Illustration: Aïda Amer/Axios. Photo: Afro Newspaper/Gado/Getty Contributor
Young voters in battleground states will be a key target for 2020 candidates.
Why it matters: Youth voter turnout has consistently been the lowest of any age group since the Census Bureau began tracking the metric. But Democratic efforts to drive record youth turnout in swing states, if successful, could block President Trump from a second term — especially if the race is as close as 2016.
- Young people have voted definitely Democratic in the last four presidential elections, valuing social issues and showing an increased embrace of socialism.
What to watch: If Gen Z's surge of interest in issues like gun control and climate change translates to higher turnout rates, it could make all the difference in hotly contested swing states.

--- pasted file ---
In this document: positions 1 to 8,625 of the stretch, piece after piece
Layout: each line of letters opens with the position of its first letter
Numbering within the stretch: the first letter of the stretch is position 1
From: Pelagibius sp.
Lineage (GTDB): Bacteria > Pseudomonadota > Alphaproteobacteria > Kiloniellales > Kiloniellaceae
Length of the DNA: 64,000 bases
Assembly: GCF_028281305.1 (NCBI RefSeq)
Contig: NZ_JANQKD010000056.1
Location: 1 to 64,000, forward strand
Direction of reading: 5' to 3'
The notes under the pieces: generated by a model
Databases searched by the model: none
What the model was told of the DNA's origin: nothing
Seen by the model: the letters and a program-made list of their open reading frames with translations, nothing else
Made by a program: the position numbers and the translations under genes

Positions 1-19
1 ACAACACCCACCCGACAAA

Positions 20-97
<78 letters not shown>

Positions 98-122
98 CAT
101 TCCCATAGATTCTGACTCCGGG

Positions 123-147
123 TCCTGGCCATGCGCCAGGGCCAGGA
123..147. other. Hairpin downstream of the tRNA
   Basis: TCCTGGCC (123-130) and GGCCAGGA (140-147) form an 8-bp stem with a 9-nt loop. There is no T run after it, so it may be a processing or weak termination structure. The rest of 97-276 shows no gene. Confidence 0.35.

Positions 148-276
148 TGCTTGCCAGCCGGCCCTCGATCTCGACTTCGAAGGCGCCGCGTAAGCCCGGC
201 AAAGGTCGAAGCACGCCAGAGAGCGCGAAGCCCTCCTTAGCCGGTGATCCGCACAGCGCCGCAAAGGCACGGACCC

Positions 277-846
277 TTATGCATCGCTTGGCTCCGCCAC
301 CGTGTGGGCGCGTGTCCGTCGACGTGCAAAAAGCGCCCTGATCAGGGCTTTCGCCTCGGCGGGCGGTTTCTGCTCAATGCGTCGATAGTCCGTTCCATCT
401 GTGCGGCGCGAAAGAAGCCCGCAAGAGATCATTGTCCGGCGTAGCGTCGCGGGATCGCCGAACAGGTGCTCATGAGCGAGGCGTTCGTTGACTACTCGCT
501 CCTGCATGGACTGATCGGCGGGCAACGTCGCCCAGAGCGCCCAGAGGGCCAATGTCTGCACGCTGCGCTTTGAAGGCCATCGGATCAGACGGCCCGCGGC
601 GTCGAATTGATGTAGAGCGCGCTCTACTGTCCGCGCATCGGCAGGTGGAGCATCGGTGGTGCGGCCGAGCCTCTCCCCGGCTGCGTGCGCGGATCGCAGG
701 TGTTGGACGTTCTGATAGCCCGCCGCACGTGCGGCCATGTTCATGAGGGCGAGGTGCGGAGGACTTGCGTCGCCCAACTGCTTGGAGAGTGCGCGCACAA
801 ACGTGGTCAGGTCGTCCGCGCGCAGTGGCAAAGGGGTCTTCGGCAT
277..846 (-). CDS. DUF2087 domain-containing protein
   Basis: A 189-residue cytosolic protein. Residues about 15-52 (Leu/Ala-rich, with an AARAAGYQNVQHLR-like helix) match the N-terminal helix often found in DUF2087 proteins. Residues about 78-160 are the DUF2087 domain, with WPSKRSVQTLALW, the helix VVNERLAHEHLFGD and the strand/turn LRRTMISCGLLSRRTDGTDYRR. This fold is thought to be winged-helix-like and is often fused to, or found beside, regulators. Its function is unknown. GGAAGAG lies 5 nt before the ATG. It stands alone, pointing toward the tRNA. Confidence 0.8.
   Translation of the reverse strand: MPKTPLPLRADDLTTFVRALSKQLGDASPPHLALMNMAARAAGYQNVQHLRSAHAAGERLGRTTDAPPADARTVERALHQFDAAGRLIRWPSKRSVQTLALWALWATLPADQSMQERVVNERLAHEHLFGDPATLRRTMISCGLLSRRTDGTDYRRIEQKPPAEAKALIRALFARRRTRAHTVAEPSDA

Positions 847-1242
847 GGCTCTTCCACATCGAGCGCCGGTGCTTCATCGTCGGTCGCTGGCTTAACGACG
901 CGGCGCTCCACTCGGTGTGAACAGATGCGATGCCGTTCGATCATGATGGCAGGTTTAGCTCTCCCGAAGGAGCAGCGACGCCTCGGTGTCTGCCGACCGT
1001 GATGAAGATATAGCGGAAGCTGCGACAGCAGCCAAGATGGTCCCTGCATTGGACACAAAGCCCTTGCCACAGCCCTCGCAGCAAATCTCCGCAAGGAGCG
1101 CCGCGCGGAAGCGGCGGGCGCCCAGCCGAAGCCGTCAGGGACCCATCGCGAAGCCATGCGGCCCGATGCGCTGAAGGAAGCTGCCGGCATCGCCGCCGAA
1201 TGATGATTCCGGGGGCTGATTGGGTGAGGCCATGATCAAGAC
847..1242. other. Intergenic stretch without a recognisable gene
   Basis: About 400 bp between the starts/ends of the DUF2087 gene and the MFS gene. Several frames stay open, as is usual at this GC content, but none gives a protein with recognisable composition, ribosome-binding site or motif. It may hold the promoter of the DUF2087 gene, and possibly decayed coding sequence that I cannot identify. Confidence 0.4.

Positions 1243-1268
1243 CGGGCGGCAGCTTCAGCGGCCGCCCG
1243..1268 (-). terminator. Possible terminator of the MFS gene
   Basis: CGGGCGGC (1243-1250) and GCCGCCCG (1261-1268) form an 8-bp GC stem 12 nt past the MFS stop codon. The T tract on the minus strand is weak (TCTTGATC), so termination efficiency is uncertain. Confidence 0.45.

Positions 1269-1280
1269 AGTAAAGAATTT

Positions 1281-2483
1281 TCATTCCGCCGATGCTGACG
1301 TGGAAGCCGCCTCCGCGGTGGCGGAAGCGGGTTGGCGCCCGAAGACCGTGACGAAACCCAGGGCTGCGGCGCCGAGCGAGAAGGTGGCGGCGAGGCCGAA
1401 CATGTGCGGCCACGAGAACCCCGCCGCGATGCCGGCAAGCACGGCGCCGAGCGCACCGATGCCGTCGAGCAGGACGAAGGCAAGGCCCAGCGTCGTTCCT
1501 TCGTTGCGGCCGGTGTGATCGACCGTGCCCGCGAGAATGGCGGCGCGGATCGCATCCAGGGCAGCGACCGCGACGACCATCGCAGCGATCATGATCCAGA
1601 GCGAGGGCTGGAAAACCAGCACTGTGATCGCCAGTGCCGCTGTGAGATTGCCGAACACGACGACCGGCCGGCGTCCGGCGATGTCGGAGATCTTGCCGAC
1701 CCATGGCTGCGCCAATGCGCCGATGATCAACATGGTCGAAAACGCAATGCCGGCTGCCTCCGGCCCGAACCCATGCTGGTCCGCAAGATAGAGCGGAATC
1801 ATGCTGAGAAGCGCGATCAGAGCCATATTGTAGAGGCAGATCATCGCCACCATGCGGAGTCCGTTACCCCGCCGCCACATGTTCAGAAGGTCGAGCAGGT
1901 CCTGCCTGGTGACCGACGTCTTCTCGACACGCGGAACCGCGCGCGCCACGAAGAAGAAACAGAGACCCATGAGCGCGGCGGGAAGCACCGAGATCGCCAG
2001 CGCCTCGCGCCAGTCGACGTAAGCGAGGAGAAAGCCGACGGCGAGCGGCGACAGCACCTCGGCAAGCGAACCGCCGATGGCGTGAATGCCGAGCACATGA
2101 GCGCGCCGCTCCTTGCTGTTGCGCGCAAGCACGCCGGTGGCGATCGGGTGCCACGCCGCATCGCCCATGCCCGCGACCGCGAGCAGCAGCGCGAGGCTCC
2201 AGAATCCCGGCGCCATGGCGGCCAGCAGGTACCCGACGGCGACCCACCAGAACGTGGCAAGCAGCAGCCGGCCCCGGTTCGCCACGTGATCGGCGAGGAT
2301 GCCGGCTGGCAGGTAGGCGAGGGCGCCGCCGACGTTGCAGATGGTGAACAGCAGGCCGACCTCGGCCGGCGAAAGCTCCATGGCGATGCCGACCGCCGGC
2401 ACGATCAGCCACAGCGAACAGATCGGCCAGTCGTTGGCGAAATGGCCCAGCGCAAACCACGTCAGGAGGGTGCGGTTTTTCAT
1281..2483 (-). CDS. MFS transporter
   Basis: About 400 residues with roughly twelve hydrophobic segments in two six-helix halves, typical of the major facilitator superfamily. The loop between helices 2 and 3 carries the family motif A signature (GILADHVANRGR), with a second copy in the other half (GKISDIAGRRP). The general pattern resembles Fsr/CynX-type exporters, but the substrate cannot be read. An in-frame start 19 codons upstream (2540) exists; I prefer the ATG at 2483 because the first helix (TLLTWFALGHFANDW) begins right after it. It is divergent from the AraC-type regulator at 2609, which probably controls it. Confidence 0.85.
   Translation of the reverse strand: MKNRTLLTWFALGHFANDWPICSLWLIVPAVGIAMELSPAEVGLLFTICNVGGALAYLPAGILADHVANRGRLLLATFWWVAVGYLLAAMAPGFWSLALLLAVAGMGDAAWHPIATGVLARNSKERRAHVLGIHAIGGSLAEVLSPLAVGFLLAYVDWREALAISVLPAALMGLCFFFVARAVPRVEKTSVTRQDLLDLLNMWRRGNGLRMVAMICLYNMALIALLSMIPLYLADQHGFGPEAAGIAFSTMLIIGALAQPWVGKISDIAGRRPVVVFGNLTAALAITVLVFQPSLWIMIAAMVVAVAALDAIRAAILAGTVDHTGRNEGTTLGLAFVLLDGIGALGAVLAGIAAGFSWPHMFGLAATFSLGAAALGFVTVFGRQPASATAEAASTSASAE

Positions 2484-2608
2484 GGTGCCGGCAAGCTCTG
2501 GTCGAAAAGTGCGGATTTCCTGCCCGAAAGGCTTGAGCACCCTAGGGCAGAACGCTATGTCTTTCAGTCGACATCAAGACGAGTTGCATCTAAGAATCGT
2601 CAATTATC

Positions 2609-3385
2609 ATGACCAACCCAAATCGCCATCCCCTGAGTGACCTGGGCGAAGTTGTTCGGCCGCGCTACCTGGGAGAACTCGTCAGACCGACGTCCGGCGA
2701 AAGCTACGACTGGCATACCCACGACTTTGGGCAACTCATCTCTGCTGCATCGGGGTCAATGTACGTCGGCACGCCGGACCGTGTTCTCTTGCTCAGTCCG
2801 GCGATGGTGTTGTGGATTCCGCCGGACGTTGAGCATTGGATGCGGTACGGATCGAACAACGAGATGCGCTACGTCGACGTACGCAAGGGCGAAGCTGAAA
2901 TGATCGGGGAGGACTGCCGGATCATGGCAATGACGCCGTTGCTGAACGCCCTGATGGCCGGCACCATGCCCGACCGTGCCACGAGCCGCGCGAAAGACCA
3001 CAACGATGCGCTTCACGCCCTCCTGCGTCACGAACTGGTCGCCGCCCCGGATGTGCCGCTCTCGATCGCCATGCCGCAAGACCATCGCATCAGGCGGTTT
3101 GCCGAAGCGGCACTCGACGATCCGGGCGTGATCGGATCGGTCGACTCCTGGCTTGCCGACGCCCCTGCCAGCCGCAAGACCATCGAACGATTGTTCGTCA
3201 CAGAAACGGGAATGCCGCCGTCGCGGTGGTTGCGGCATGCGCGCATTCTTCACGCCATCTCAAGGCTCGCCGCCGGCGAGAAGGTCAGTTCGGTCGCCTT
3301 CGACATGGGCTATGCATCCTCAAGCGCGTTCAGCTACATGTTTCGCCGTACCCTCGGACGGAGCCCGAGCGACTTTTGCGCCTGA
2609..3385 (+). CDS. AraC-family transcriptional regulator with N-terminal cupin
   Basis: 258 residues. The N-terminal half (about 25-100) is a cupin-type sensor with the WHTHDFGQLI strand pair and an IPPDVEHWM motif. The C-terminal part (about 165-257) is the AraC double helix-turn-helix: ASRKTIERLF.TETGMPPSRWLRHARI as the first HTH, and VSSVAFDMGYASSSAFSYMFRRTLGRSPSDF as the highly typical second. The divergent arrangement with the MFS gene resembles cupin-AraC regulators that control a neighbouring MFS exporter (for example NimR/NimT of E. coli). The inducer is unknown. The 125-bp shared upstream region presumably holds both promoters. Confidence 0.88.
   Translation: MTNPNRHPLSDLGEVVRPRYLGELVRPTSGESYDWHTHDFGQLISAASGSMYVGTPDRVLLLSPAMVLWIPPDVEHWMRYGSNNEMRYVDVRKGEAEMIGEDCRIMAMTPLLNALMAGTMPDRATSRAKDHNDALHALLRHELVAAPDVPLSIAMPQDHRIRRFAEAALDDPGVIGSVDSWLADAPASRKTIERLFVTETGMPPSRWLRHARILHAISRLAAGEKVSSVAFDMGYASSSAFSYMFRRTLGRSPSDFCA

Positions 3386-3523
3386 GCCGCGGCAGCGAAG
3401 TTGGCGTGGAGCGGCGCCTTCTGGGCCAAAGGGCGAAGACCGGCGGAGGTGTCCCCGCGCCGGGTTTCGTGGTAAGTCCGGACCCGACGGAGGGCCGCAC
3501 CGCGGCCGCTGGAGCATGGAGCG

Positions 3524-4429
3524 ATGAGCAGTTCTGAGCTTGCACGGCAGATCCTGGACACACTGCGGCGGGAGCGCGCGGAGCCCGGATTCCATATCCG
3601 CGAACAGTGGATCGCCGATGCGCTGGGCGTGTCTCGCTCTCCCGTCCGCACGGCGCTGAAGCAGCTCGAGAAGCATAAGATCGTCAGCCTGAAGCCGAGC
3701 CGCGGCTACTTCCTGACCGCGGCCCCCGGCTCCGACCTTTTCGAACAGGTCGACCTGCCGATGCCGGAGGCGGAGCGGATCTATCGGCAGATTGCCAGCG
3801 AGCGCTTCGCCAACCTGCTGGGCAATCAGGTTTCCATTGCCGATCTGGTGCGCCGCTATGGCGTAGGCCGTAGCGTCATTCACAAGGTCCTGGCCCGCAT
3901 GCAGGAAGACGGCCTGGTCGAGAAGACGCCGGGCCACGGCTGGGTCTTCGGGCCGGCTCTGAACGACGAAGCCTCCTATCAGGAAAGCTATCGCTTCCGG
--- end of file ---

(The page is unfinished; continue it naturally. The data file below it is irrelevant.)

- 2016 voters ages 18-29 were the only age group to show an increase in turnout compared to 2012. It went up by 1.1%, U.S. Census data shows.
- In 2018, voter turnout among people ages 18-29 grew from 20% to 36%.
In key states:
- Early voting for 18–29 year olds in Texas increased fivefold in the 2018 elections.
- 18–29 year olds in Nevada also turned out at five times the rate they did in 2014.
- Youth turnout surged in Florida's midterms, where 37% of 18–29 year olds hit the polls, compared to 22% in 2014.
- NextGen estimates 80,000 additional 18–35 year olds in Wisconsin turned out in 2018 compared to 2014.
But other states fell short in 2018. Pennsylvania organizers hoped for a historic youth turnout, but only saw incremental gains compared to previous midterms, the Philadelphia Inquirer reports.
- Young voters in Ohio also showed an increase during the last midterm, reaching 22% turnout. But WOSU notes the turnout still lags compared to neighboring states.